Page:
My belief that diversity brings talent is borne out by the results of the middle manager external recruitment campaign last year. I mentioned earlier the diversity of applicants. But 55% of those applicants passed the assessment centre. Normally you expect that number to be closer to 33%. Moreover, of the minority ethnic candidates who passed the assessment centre, 85% were in the top quartile. It’s a no brainer - if you want the best talent, go diverse.
But there’s something even more fundamental than recruitment practice here. If we are to make a real and sustainable shift then the old guard, the “aye been” ways of doing things – that must change.
It’s about access and opportunity. Predicated on fairness and equality yes, but drawing on a deeper understanding of the importance of inclusion and what it takes for people to really thrive in the workplace. To shape and advance their career as they wish and to reach their full potential.
It’s not only what we do, but how we do it. Some examples.
I mentioned our external recruitment campaign last year. I was absolutely crystal clear with HR colleagues that the exercise would be a failure if it did not also improve our diversity. And I pay tribute here to our Race Equality Network who helped us create new approaches to outreach and selection. We used bespoke assessment panel training, increased diversity of panels (and my particular thanks to HMRC who kindly loaned us 6 members of their race network to join our assessment panels). And applied in-depth diversity data analysis throughout the selection process. As a result, we increased both the application and success rates of diverse candidates.
And at last summer’s first ever three day Future Leaders conference, aimed at graduates from ethnic minority, disabled and socially or economically disadvantaged backgrounds, we provided ‘open door’ access to the Scottish Government. We explored what it really feels like to work here, encouraged people to test how committed we are to inclusion, offered the opportunity to develop mentoring relationships with existing Scottish Government staff and provided support with the application process.
We know their limitations, but we are not shy of using mechanical levers to effect change. So we have set targets on the flow of minority ethnic people into the Senior Civil Service. Our aim is that by 2025, at least 6% of new Senior Civil Servants will identify as minority ethnic. We are taking a long, hard look at our people policies, processes, procedures and systems some of which have been in place for some time - and changing them.
But - as I always say - culture eats strategy for breakfast. No amount of policy changes, data analysis, targets or initiatives will make a real, sustainable difference if we don’t make sure we get the basics right.
The fact remains that discrimination is still a feature of our society, and, yes, our workplaces. It shows up in systemic ways – in biased recruitment and progression processes which exclude talented people. It shows up in micro behaviours, or indeed micro aggressions, which can make people feel excluded, undermined and disempowered.
And it still shows up in more overt ways, too. I welcome Close the Gap’s recent report 'Still not Visible', which shines a light on shocking levels of discrimination, harassment, racial prejudice and/or bias faced by minority ethnic women in the workplace. We cannot and must not tolerate any form of discrimination. And to be clear - the onus is not on minority ethnic colleagues to call these things out. It’s for each of us - policy-makers, decision-maker, line managers, senior leaders ,witnesses and bystanders. Everyone is responsible for taking take action, to challenge and to change. Remember - what you permit you promote.
But quite frankly, calling out and rooting out discrimination is a minimal expectation. This isn’t about compliance – it’s about commitment. And that starts at the top. So I shall continue to challenge and ask questions, not least of myself. What leadership qualities am I role modelling? Whose voices am I hearing? And to the organisation, how aware are we of the overwhelmingly white make-up of most of our decision-making spaces?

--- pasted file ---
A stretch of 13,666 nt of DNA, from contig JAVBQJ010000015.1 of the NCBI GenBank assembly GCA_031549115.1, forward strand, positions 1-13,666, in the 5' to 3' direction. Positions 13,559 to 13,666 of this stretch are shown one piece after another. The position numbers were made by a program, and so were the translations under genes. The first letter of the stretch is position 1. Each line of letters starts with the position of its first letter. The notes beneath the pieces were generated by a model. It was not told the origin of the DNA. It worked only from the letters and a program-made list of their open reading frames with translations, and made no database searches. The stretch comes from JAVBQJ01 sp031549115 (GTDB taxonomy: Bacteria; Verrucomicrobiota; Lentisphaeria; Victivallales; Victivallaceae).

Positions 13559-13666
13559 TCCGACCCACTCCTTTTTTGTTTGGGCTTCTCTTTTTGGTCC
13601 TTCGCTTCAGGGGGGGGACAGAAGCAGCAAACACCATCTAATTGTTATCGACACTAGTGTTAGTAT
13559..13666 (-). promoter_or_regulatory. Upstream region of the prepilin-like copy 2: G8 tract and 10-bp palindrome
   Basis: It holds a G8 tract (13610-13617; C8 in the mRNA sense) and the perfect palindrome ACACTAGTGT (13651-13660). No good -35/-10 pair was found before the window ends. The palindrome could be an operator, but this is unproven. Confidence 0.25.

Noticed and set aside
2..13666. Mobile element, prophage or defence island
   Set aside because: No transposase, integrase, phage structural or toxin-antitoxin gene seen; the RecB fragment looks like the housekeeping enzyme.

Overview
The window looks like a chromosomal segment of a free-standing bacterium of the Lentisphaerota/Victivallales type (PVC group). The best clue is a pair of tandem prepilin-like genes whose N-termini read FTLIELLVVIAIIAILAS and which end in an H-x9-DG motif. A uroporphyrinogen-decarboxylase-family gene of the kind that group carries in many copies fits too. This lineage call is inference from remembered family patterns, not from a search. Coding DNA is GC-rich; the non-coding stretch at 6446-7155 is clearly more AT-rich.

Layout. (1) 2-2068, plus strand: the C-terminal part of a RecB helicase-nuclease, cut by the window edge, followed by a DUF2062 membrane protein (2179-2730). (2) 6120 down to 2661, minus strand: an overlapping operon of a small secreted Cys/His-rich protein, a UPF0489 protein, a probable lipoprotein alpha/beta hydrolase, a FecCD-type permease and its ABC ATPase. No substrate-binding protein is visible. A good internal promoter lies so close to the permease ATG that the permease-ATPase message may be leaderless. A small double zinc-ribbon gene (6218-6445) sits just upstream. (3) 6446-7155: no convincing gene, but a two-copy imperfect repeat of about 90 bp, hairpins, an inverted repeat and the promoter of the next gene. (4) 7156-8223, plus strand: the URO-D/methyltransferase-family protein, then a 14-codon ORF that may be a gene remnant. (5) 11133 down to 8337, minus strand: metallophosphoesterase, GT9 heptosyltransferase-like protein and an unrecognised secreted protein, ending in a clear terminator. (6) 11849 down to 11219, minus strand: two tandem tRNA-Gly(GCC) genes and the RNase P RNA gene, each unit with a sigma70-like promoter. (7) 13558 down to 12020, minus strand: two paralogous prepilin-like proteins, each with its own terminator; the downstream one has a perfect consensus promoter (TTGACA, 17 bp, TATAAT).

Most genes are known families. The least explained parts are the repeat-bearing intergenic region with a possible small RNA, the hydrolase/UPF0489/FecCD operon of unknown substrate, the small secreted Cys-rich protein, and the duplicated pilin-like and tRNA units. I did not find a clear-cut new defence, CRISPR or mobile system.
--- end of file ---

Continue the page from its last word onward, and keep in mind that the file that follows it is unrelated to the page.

Questions like these were rightly posed to me and my Executive Team colleagues by the Race Equality Network at their event last year. Part of our response was to undertake mutual mentoring with members of the Network. I found my own mutual mentoring relationship to be inspiring, informative and – on occasion – disturbing. That is exactly as it should be. It has spurred me on to raise, question and pursue assumptions and practices in the organisation, both cultural and procedural. And I intend to keep doing this.
I’ve mentioned REN a few times. At its first conference in 2017, REN set an ambition to shift the dial on race equality in Scottish Government. It is doing just this. With strong support from our senior race Champions, the network has shown tremendous leadership in pressing for change, but also being willing to be part of that change. It has required courage and commitment and for that I am very grateful to REN members, a number of whom are here today.
Networks are important spaces of coherence, of confidence, of community, of empowerment and of constructive challenge - and a powerful force for good in shifting perceptions and promoting understanding. REN and other Scottish Government networks are, and must remain, a core component of how we are delivering diversity and inclusion in our organisation. For that reason, we are funding a full-time post for REN to focus on the strategic development of the network, and to ensure it plays its business critical role to the full.
Those of you who have heard me speak before know I like to end on an ask and an offer.
While the Scottish Government works on corporate systemic change, there are actions each of us can take to support minority ethnic colleagues in their leadership journeys. I mentioned the value I derived from my mutual mentoring relationship and I want to challenge you to do this too. I believe we each have a responsibility to give back and to lift as we climb. So - find someone you respect and admire, and ask them to be a mutual mentor.
And here’s my offer - I shall continue my own journey of learning but also supporting others to grow. If you are interested in work shadowing or sharing your perspectives and experiences with me or one of my Director Generals, speak to Uzma - as she has done this and lived to tell the tale – and get in touch.
Enjoy the rest of your day.